Friday, June 8, 2007

Gator Woes Part Two- or- Welcome to Water Bag Land!


These pictures illustrate what I wrote about in my previous posting. My appologies to the current residents, but is this really what they want seen from the street? This is a partial view of several hundred dollars worth of watering bags lining a very nice entrance and driveway, and the bags have not been refilled for some time. They DO provide physical protection to the tree trunks against weed-eaters and mowers, but ultimately they will be expensive death shrouds for these poor trees. There may even be a convenient water spigot near the gate which would have served as an ideal beginning for a Trickle Ring irrigation network. Coupled with a battery operated timer, these trees would all be watered on a pre-determined schedule at the same time. How easy could it be?


Anonymous said...

Came across your "blog", and felt (as an avid Treegator user), that I should comment on your "Ewwwww" posting:

First, you assume that the bags are REQUIRED to be left on the tree - when in fact, they are not.

A Treegator Bag can be easily installed or uninstalled, simply by zipping or unzipping it from around the trunk.

When my bags are not in use, I can unzip them and move them to another planting or store them until I need them again (usually not for another 5 to 7 days.)

From what I see - your Trickle cannot be easily moved when not in use - not to mention that the vast network of hoses that would be scattered across my lawn would potentially cause damage to the grass and other planting - much too complicated.

Also - unless I had a precise water timer hooked-up (still haven't found one of those yet) to this product, I would have no idea how much water had been applied to my planting.

This product may increase the saturation depth of the water, but it does nothing to help measure water volume - which means that over-watering or under-watering would still ae b real possibility.

Also - the installation is much simpler with a Treegator. Like I said, I just zip it up, fill it with a hose and I'm done. There's no burying or digging, no "network" of hoses and connections to setup - none of that. A Treegator Bags is so simple that my 3 year-old helps me fill them.

Trickle Ring seems like a nice concept, but in comparison to my Gator-Bags, it falls short on ease of use and design.

Thanks for allowing me to comment!

John said...

I appreciate the comments, Anonymous! I am glad that you have found success with the Water Bag method of irrigation- they are a good (if not relatively expensive and visually distracting) product and can be very useful in remote locations which cannot be reached via hose or tubing. You sound like a very concientious gardener who pays attention to the needs of his trees and shrubs and uses his equipment in an appropriate manner.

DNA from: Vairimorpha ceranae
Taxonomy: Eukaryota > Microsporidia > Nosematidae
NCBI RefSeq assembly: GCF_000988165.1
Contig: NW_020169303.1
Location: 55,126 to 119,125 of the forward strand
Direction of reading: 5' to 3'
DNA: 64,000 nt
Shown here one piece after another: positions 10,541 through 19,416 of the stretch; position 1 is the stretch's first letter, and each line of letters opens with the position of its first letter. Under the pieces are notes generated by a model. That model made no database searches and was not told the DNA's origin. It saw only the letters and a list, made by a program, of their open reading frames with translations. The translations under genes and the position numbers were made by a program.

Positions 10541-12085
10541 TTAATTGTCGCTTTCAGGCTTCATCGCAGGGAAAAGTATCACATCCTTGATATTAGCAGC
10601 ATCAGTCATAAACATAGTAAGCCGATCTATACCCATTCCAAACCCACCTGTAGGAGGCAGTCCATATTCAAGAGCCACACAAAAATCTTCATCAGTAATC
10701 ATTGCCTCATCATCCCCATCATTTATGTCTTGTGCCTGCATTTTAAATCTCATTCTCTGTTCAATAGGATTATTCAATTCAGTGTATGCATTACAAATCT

Unfortunately, most users of the bags leave them on the trees and do not fill them as often as they should. This summer was especially dry in Central Tennessee as it was in many other areas and I was amazed at the number of empty bags I saw wrapped around dying trees as I travelled through the South. As with most tools, the bags are only as effective as the people who use them.

I designed the Trickle Ring as a versatile, cost effective irrigation device which can be used individually or integrated into a network. By cutting the grass first, then laying out a very simple network from tree-to-tree, the grass grows up around the hose and conceals it from view. Mower blades are generally set at 3" or so which is more than adequate clearance.

The rings are very flexible and easy to move. The rate of water disribution is approximately 5 gallons in 20 minutes at a 4" trickle height. Although it would be easy to "over water" just about any plant, I think it would be much more likely to lose a plant due to "under watering".

You are right about timers- I have tried several brands which all have had problems. The simple "egg timer" type which you manually set for say 15 minutes while you go walk the dog has proven very effective.

I have tried many networks of Trickle Rings over the past 5 years and the results have been wonderful! The most extensive one included over 24 plants including white spruce, birch, plum and maples combined with crape myrtles and dogwoods. Each plant had a Trickle Ring set to an appropriate delivery rate according to size. The network took several hours to set up, but was in place for 2 growing seasons. The grass obscured the hoses and the plants all got a superb start. I removed the rings after the 2 years since the root systems were well established and used them on new plants. In dry weather I would water once a day in the morning, an in wetter weather as infrequently as once per week or so.

The Trickle Rings can also be used to water a larger area such as a flower garden. By turning up the pressure, they will shoot a spray of water up 15 feet or so in the air which can be quite attractive and will attract butterflies.

I would be happy to send you a free Trickle Ring to try out! Just email your address to ""

Your 3 year old may also enjoy playing in it during the hot weather, too, which would be much more fun than wrestling with the Gator Bag? :)

Anonymous said...

i use empty 25lb. bird seed bags, and put it in a large plastic pot from the nursery. I poke a few holes in the bag, use the pot for stability and fill with water. it trickles out and doesn't run off and it! if possible i hang the bag on something near the bush or tree and let it trickle from can get more water in the bag.